With the support of her partner, her whānau and her kaiako, in 2019 – after just one year of learning in full immersion at Te Wānanga o Raukawa – Anneke began teaching in the full immersion unit at Newton Central School, Te Uru Karaka.
For Anneke, although she only embarked on her full immersion year at Raukawa a few years ago, her love for te reo Māori had always been there. She recalls going to a marae for the first time when she was only eight years old: “My mother was graduating with her Bachelor of Nursing at the same time that an uncle of mine was graduating with his PhD that he had written on the revitalisation of te reo Māori. The night before the graduation ceremony, we went along to the Massey University campus marae. We sat along the pakitara of the wharenui and watched as person after person would stand and mihi to my uncle for his achievement. After each person spoke, we would get up to sing a waiata, which was such an amazing experience for me because I loved music and singing. Although we were a Pākehā whānau, we really felt the manaakitanga in the wharenui that night and from that point on I felt a deep connection to te ao Māori and waiata in particular.”
There is something to be said about the power of waiata when it comes to learning te reo Māori. Jenna-Lee Pfeifer, who teaches the under-twos at the Otago University Childcare Association’s (OUCA) Te Pā, says, “Waiata has been a powerful tool in my language journey, especially around pronunciation.” Jenna-Lee has always loved music, so at times when she struggles with the pronunciation of a word she finds it helpful to learn a waiata with that same word in it. The repetitive and fluid nature of waiata just helps it stick in a way that simply speaking the word cannot.
Jenna-Lee is Canadian and has lived in Aotearoa New Zealand for five years with her husband, who is from England, and their daughter. She said that when she first came to the country nine years ago to visit her husband’s parents, she just fell in love with the place. “It felt like coming home.”
When she and her husband made the decision to move to Aotearoa, she knew she would need to learn te reo Māori and become fluent. She was aware that for some of the tamariki that she would be teaching, te reo Māori would be their first language. She says that when she uses te reo Māori with these tamariki in her class, “You can see it on their faces, like ‘I know that’ and ‘you know me.’ It’s amazing what you feel when someone greets you in your home language. You just feel seen.” Seeing the reactions of parents and whānau to her use of te reo Māori with their tamariki and in the narratives that she writes for them gives her great confidence that she is on the right path. “It keeps me going.”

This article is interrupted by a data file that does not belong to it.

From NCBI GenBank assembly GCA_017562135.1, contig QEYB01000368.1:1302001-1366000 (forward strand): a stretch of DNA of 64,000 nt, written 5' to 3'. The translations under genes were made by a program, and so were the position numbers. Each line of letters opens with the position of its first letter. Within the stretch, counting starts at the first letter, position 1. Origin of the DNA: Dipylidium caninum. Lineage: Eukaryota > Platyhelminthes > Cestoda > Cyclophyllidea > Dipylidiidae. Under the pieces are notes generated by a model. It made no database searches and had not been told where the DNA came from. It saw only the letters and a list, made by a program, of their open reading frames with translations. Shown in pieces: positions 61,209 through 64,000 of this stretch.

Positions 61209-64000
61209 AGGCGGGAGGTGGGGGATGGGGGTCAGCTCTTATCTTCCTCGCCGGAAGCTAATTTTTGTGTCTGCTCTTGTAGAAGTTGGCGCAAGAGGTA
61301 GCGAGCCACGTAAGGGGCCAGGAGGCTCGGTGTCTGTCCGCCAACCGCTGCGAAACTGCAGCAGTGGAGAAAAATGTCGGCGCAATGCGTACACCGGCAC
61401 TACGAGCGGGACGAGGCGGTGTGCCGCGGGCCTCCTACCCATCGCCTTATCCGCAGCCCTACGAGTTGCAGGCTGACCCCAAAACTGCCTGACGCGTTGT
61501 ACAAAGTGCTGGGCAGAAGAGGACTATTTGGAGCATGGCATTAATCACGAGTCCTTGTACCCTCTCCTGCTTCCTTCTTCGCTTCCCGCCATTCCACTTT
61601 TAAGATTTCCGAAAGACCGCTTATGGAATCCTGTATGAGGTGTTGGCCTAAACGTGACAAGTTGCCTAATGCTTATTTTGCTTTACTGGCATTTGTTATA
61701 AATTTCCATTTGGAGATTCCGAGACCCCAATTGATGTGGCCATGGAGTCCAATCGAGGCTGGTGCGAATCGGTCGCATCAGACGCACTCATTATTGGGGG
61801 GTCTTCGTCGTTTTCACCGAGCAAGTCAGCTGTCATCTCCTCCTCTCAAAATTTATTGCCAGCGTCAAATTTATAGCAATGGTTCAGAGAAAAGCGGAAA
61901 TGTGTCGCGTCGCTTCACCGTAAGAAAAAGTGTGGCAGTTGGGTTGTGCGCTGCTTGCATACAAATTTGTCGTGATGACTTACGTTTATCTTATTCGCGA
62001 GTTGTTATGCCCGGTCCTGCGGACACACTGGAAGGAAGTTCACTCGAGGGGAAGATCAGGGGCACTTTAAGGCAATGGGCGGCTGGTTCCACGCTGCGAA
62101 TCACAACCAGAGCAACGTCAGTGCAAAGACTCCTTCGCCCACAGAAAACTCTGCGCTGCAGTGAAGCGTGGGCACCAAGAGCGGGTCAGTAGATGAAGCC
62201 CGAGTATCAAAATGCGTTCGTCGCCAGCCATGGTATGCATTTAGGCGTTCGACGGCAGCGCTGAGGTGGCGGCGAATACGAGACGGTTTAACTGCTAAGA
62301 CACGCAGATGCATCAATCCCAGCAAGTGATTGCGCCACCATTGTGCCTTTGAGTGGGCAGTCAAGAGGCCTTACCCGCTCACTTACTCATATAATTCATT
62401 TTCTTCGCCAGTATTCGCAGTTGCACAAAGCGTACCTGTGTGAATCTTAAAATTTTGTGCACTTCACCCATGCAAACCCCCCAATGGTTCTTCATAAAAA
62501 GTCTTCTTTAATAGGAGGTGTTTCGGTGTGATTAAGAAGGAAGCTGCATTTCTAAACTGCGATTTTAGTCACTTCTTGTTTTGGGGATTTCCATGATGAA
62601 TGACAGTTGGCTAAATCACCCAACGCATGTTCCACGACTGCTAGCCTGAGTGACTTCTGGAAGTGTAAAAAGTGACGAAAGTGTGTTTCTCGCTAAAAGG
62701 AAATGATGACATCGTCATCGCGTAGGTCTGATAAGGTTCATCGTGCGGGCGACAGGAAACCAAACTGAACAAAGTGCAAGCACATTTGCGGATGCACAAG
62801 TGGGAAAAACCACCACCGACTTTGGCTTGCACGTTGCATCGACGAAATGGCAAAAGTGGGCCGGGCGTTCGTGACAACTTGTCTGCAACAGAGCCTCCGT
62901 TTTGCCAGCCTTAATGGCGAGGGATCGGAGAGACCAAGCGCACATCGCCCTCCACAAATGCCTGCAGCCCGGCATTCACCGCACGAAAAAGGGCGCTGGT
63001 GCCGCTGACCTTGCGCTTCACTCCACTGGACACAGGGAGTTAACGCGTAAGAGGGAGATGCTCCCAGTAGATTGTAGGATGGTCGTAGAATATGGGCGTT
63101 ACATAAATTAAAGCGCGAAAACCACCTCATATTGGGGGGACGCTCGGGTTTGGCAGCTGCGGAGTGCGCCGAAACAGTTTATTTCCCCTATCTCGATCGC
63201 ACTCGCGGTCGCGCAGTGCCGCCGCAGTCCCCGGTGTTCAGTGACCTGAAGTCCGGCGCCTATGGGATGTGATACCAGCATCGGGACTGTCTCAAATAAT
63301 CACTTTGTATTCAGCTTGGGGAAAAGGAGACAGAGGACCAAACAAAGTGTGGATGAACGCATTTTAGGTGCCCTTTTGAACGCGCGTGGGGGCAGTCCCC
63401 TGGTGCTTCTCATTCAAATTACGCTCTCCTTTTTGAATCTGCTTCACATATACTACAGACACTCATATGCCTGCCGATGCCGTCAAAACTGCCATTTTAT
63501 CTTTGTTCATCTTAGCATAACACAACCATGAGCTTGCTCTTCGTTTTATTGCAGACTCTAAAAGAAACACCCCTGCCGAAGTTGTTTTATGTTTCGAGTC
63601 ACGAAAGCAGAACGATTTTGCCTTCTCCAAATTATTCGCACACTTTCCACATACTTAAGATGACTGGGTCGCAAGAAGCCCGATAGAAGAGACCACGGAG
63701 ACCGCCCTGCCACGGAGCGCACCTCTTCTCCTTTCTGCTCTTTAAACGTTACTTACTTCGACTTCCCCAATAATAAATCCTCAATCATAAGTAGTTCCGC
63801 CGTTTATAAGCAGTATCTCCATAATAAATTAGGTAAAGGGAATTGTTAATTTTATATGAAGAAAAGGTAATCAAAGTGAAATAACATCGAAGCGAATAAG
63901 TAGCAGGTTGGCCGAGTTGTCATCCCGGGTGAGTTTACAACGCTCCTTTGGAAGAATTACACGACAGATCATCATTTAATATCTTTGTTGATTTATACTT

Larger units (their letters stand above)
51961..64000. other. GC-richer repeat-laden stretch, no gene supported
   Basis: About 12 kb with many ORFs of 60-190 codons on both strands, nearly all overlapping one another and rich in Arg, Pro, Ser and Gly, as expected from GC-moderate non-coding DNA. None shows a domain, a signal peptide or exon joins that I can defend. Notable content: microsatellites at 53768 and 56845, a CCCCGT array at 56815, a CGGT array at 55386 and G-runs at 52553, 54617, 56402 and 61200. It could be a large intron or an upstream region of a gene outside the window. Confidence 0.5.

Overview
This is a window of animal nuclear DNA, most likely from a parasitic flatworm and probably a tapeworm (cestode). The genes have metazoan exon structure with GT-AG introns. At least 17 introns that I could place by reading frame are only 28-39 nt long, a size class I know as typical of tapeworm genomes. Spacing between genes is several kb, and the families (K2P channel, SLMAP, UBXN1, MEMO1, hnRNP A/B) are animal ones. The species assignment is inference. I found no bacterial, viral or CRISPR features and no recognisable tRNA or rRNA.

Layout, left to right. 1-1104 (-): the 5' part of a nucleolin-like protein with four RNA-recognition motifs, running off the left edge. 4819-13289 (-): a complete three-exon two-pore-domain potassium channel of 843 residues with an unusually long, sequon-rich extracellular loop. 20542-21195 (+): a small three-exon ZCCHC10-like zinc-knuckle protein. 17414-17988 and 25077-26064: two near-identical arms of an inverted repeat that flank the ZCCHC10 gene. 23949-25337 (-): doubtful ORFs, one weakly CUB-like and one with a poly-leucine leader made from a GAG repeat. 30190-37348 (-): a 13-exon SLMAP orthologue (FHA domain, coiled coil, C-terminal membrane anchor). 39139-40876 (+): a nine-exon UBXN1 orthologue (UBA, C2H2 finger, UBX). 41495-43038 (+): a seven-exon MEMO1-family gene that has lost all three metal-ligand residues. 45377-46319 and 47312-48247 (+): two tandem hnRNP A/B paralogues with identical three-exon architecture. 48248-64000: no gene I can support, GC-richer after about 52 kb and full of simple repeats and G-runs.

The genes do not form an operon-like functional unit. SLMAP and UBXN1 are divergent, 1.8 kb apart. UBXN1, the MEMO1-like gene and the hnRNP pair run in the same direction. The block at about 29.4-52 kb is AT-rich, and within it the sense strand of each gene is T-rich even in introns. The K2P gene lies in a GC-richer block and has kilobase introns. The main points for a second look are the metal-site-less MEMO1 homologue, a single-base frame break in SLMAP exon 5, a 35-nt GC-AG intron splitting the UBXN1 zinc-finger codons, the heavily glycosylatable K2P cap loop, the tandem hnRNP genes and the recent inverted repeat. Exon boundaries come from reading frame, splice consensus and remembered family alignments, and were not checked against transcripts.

Jenna-Lee is doing Te Ahu o te Reo ki Ngāi Tahu, which is Te Ahu o te Reo Māori taught using Ngāi Tahu dialect. “To be able to learn Ngāi Tahi dialect, to learn the language of where I’m standing, has been such an opportunity,” she says, also stating that she loves the way this is being taught and how it’s being provided to kaiako in
She attends classes between 4–7pm every Thursday, and Ministry of Education funding pays for her to be released early from her mahi. She doesn’t think that her journey would have progressed as rapidly as it has without this course.
“It’s amazing what you feel when someone greets you in your home language. You just feel seen.”
Her reo journey has encouraged her to submit a proposal to the university to do her PhD on the decolonisation of early learning in Aotearoa. A personal goal for her as part of this is to be conversationally fluent in te reo by the end of the four years.
On top of learning te reo Māori, Jenna-Lee is also learning NZSL, motivated by her daughter, who lost most of her hearing earlier this year and now wears a hearing aid. Her daughter also has a genetic condition that typically leads to complete deafness in teenage-hood. Jenna-Lee admits that it has been “harder and more isolating” learning NZSL than it has been to learn te reo Māori because those same supports aren’t available for NZSL, especially in Dunedin. She says, “NZSL is not elevated in professional practice. It has been hard trying to navigate this space, but it has opened my eyes to the fact we need to be looking at all of the official languages.” The fact that it has been hard for her to access these courses where she lives only reinforces the need to learn.
Jenna-Lee says that she has recently connected with a community of NZSL users in Dunedin and hopes that she can attend regular hui with them to continue to progress her NZSL. She says that it will be great for her daughter to see other people that also use NZSL and have similar experiences to her.